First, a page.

Published online Jul 14, 2013. doi: 10.3748/wjg.v19.i26.4214
Revised: May 2, 2013
Accepted: May 8, 2013
Published online: July 14, 2013
AIM: To study the effects of low-dose amitriptyline (AMT) on gastrointestinal function and brain-gut peptides in healthy Chinese volunteers.
METHODS: This was a double-blind, randomised, placebo-controlled, two-period cross-over trial. Twenty-eight healthy volunteers were randomised and administered 1-wk treatments of AMT (12.5 mg tid) or placebo. Before and during the final two days of treatment, gastric emptying, proximal gastric accommodation and visceral sensitivity were measured by drinking-ultrasonography test; the orocecal transit time (OCTT) was measured by lactulose hydrogen breath test, and fasting blood was collected. Plasma levels of ghrelin, motilin and neuropeptide Y (NPY) were measured by enzyme-linked immunosorbent assay kits.
RESULTS: AMT slowed the OCTT (109.2 ± 29.68 min vs 96.61 ± 23.9 min, P = 0.004) but did not affect liquid gastric emptying and had no effect on proximal gastric accommodation. AMT resulted in decreases in the visual analogue scale (VAS) for difficulty in drinking 600 and 800 mL of water (3.57 ± 0.94 vs 2.98 ± 0.85, 5.57 ± 0.82 vs 4.57 ± 0.98, P < 0.01 for both), although it had no significant effect on the VAS for difficulty in drinking 200 mL and 400 mL of water. AMT significantly increased the plasma ghrelin level (442.87 ± 176.79 pg/mL vs 526.87 ± 158.44 pg/mL, P = 0.04) and the neuropeptide-Y level (890.15 ± 131.46 pg/mL vs 965.64 ± 165.63 pg/mL, P = 0.03), whereas it had no effect on the MTL level.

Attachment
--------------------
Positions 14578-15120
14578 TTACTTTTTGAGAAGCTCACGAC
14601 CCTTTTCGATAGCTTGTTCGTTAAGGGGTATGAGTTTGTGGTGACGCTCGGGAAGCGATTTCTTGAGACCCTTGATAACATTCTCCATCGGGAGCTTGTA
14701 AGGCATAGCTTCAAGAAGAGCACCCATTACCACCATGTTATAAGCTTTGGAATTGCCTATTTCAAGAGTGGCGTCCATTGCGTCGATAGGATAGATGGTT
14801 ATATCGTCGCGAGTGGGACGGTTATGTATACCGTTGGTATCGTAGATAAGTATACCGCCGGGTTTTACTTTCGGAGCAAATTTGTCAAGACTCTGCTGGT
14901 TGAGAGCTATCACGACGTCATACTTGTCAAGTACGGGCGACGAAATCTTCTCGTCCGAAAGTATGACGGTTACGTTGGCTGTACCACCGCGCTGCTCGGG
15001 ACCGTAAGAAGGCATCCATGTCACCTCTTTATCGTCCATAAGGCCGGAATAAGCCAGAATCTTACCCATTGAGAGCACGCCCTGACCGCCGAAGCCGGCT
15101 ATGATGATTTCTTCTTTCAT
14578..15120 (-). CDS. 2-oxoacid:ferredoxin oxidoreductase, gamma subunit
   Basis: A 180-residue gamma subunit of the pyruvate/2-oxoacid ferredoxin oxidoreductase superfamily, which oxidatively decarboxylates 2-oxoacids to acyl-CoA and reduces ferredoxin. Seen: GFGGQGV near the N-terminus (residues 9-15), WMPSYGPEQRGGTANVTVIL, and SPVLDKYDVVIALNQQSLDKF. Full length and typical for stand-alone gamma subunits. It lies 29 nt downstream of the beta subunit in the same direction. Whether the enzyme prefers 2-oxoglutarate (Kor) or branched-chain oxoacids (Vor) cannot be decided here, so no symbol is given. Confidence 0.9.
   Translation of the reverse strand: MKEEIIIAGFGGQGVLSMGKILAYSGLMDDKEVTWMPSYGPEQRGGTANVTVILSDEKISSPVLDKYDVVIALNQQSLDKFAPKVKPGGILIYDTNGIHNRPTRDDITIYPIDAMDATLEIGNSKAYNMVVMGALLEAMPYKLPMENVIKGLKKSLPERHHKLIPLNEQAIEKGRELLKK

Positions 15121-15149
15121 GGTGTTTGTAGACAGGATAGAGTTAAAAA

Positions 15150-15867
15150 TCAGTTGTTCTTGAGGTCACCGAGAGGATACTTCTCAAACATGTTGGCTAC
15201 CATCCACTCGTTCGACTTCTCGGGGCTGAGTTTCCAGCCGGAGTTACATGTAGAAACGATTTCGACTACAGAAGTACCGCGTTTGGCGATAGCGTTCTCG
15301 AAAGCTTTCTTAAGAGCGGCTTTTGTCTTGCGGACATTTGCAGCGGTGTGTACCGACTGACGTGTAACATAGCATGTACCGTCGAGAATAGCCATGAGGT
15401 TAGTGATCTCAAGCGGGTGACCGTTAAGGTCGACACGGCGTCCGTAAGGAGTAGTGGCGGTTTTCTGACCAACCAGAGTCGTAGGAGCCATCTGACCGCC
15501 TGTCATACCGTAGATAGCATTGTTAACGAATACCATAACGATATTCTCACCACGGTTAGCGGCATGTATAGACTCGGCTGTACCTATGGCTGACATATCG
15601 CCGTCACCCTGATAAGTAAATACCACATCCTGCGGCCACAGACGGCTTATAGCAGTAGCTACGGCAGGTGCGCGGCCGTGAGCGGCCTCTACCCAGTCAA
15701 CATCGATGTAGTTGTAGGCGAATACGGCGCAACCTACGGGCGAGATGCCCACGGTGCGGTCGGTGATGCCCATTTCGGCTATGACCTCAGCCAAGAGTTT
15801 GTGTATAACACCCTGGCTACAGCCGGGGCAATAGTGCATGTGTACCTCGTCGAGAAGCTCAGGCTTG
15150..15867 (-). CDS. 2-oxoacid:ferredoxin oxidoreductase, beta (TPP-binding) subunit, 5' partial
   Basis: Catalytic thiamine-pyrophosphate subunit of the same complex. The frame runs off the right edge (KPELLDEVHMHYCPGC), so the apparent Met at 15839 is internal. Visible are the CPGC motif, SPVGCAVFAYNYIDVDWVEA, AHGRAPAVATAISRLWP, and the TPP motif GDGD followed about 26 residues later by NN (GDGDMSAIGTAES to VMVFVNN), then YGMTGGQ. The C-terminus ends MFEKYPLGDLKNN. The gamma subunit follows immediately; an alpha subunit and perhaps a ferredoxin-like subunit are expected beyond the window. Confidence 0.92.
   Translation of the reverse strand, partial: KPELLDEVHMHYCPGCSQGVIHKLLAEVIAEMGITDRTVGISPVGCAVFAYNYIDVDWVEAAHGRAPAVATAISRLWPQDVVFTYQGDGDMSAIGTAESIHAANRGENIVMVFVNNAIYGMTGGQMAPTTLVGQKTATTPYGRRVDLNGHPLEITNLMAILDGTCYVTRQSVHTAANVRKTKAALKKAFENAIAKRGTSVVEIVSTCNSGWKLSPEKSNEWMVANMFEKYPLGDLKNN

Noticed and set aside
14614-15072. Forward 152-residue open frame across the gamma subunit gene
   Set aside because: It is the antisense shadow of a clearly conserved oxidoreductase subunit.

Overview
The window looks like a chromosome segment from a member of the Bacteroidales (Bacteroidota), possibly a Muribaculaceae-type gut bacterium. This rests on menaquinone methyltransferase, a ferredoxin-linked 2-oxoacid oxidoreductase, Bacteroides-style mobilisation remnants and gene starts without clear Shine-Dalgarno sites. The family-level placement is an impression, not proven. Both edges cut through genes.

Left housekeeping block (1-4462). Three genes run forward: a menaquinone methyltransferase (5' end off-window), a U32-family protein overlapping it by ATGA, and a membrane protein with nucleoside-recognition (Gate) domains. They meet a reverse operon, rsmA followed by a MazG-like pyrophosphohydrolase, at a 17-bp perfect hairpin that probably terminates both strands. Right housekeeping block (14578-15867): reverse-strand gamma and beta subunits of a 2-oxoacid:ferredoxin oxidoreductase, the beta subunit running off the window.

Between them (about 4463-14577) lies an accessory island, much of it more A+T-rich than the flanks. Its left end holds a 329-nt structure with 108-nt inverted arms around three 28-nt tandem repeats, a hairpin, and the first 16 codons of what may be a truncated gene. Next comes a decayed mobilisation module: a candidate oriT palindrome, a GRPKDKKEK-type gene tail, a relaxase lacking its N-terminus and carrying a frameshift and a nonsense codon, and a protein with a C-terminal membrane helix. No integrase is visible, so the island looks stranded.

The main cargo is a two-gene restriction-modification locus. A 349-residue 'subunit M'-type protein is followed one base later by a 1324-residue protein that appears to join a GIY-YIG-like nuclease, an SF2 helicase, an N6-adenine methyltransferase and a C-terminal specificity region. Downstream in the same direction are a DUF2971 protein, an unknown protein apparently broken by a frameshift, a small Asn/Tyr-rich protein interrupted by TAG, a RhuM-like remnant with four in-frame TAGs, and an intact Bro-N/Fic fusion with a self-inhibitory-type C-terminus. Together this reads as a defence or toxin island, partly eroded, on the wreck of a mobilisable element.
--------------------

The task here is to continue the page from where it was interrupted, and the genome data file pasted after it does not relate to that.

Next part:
CONCLUSION: Low-dose AMT could slow OCTT, make the stomach less sensitive and increase the plasma levels of ghrelin and NPY. Thus, we recommend the use of low-dose AMT for functional gastrointestinal disorders.
Core tip: Low-dose amitriptyline has been used to treat functional gastrointestinal disorders for many years, but the precise mechanism is still not clear. Brain-gut peptides, such as motilin, ghrelin and neuropeptide Y, may regulate gastrointestinal functions. However, evidence indicating the possible effects of amitriptyline on the levels of brain-gut peptides in healthy Chinese volunteers is limited. In this study, we conclude that low-dose amitriptyline can slow orocecal transit time, make the stomach less sensitive and increase the plasma levels of ghrelin and neuropeptide Y. Thus, we recommend the use of low-dose amitriptyline for functional gastrointestinal disorders.